Tuesday, January 16, 2018

Religion and Money


gurdjieffclub |  To reflect on the relationship of religion to money, there is no better starting-point than "to go beyond time." In returning to the origin of the question, we may find a grain of truth and thus turn towards the remedy for an otherwise intractable problem. Countless volumes have appeared about the Church's attitude to war and sex but very little has been written about money.

William Desmonde shows1 that in some ancient cultures money was used as a symbol to replace food in sacrificial communion rituals. Participation in the meal implied a bond of loyalty with other members of the group and signified also entering into a covenant with the deity. Each communicant received a particular portion of the sacrificial flesh corresponding to his standing in the community. When money of different denominations began to be used in place of the portions of food, the establishment of a contractual; relationship between two individuals at first retained traces of the original bond of religious loyalty among participants in the same communion, with impersonal bargaining replacing the patriarchal redistribution of foods among the brotherhood.

In any case, there is good reason to suppose that money was originally a sacred device created by religious authority to facilitate the exchange of necessities in an expanding society. It was intended to be a means of recognizing that human beings have individual property rights and at the same time that no human being or family is self- sufficient. In support of this theory, Rene Guenon states2 that coins of the ancient Celts are covered with symbols taken from Druid doctrine, implying direct intervention of the Druid priests in the monetary system.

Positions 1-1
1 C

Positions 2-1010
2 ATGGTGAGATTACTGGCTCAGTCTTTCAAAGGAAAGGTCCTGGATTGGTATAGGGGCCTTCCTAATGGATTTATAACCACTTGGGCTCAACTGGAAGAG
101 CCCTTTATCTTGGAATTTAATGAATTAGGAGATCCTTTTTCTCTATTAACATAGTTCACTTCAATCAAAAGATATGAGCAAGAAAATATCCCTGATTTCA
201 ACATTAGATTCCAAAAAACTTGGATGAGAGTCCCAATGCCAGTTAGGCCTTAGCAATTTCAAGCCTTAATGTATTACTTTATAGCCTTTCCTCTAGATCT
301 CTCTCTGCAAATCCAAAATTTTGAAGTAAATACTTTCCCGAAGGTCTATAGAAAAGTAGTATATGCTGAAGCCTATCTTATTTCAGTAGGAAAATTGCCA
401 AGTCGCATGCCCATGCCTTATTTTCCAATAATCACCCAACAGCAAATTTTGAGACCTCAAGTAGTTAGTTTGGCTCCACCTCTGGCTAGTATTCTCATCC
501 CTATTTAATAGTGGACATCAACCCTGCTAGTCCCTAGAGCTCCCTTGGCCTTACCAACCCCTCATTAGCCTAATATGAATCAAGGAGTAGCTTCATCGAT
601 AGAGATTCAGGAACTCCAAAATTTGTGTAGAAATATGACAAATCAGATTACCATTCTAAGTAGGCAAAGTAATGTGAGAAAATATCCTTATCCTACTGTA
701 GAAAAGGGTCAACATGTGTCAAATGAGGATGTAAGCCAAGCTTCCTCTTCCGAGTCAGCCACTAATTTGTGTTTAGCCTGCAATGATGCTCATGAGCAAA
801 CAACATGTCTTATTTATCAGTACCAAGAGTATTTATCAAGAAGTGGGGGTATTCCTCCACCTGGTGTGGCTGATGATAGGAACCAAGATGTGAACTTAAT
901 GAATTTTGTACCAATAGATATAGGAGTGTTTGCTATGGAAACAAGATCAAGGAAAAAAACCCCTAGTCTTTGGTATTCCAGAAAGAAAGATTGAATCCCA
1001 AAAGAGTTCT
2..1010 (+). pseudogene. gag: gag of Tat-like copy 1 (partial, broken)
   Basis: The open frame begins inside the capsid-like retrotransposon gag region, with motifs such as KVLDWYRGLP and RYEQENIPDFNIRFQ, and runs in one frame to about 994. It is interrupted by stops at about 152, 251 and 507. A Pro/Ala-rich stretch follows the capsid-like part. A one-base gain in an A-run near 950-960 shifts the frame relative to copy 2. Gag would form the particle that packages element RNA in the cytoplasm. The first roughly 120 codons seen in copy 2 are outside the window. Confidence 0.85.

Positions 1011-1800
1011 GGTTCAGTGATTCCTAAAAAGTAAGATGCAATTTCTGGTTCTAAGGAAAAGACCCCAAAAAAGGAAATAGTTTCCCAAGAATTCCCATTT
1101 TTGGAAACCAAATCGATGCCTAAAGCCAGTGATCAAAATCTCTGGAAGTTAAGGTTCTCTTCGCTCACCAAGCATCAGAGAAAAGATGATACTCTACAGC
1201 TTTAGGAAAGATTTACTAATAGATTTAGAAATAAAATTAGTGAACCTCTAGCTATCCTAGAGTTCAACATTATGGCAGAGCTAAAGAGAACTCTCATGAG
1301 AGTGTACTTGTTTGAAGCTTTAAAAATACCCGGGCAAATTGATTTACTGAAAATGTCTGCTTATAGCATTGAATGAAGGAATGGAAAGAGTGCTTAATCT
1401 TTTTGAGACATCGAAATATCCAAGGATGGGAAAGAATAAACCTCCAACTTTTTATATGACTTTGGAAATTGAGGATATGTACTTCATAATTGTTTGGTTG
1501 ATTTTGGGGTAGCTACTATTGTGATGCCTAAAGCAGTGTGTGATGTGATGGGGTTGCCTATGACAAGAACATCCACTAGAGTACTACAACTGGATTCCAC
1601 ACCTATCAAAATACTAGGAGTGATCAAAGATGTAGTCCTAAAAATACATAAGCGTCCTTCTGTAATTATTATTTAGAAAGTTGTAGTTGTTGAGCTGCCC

Given the sacred origin of money, solutions to the problem of religion and money on this level can never be found. A solution is achievable only through reinstating the individual's relationship to money within the whole scale of his spiritual studies and strivings, that is, through re-educating him to regard money transactions as a measure of his individual human relationships. For, like everything existing, money is a vital part of life on the planet and is worthy of respect, of course at its proper level. True religion views everything, including money, in relation to universal laws. In showing us our dependence on each other, money acts to remind us of these laws. The only thing wrong with money is our present view of it. This is what needs to be studied and understood.

Where to begin? It stands to reason that such a program of re-education cannot begin with the masses, who, in the last analysis, are not concerned with human values except in terms of physical survival.

Nor can much be expected from the many studies of money that are being made on the psychological level, although these may serve as useful shocks to our customary unconscious attitudes towards accumulation and waste. For example, Freud noted that in the modern Western world, the language of people of different nationalities is a mirror of their typical attitude to money. Germans earn money, Italians find it, the French gain or win it, the English have it or possess it, Americans make it. Freud pointed out also a common tendency among the clergy of his time to look on money as dirty, you mustn't touch it. He detected here some similarity to their attitude to sexual relations and even hinted at a direct connection between the problems of money and sex.